Fake news became a real problem in the last year. It’s amazingly easy to set up an online publication that looks legit. Websites can be created in minutes and the cost of publishing on the Internet is so low, anyone can afford to do it.
However, as big a problem as ‘fake news’ has become, there’s an even bigger problem brewing, and it has its roots in the same soil.
That problem is fake science. A recent article by Alan Burdick in the New Yorker Magazine says there has been an explosion in fraudulent science journals who will publish any kind of drivel for pay. The article says that “In exchange for a hefty fee, these journals—with names such as Journal of Clinical Toxicology and Enzyme Engineering—offered quick peer review, which often meant no review whatsoever.”
In Science, its publish or perish. Being published is an important step in a scientist’s career path. But scientific journals are unique; they seldom make much money. Their operating costs are supported by institutions and high-priced subscriptions. Many legitimate journals charge the authors to be included. But, those articles are peer-reviewed and subject to intense scrutiny; they are how scientists on opposites sides of the country or the world share their research.
And that fact creates an opportunity for con men to get rich creatively.
Jeffrey Beall, a professor and librarian at the University of Colorado, Denver, was blogging about these journals. He identified more than 1100 publishers of what he calls ‘Predatory Journals’ – of which there are now tens of thousands. He said that many predatory publishers also now run bogus conferences, often with names similar to existing ones, to dupe researchers into submitting papers for a nonrefundable fee. You can find a fake scientific article. with what looks like legitimate research, on just about any crazy idea you want and it will support anything you want it to support.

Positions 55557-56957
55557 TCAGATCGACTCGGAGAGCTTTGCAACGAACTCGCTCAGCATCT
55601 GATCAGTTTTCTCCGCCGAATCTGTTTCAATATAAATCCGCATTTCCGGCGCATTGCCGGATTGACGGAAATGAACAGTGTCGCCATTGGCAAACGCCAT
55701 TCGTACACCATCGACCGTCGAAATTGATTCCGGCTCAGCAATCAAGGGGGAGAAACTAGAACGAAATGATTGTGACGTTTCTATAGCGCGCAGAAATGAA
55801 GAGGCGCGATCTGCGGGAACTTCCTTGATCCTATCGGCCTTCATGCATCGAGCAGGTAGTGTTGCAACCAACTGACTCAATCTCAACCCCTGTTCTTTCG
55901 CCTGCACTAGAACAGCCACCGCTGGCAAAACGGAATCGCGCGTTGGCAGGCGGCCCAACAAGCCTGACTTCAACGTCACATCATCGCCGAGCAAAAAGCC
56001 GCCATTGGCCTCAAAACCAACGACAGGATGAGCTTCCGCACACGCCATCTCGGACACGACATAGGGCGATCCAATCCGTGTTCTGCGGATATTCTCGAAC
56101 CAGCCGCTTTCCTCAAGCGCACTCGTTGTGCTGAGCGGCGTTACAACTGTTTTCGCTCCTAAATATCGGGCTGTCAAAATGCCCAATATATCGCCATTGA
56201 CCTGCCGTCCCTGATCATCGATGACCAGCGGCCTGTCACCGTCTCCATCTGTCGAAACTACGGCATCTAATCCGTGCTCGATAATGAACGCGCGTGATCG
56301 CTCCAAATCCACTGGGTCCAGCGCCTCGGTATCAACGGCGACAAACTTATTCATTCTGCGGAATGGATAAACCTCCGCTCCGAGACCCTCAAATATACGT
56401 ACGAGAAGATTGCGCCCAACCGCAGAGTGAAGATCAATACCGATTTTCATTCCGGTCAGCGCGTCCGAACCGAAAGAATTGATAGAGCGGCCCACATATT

So what can we do about these predatory journals?
Just as we are learning to check our news sources and to separate fake news from legitimate reporting, we need to check our scientific sources and make sure we’re not being led down the rabbit hole by a con artist. Use the smell test – if it smells fishy, don’t trust it without verification. When it comes to new and unbelievable claims, It’s time to question everything and demand proof. That’s not much of an answer, but its all we got right now.
I’m Len Wilcox and that’s the Western View from AgNet West.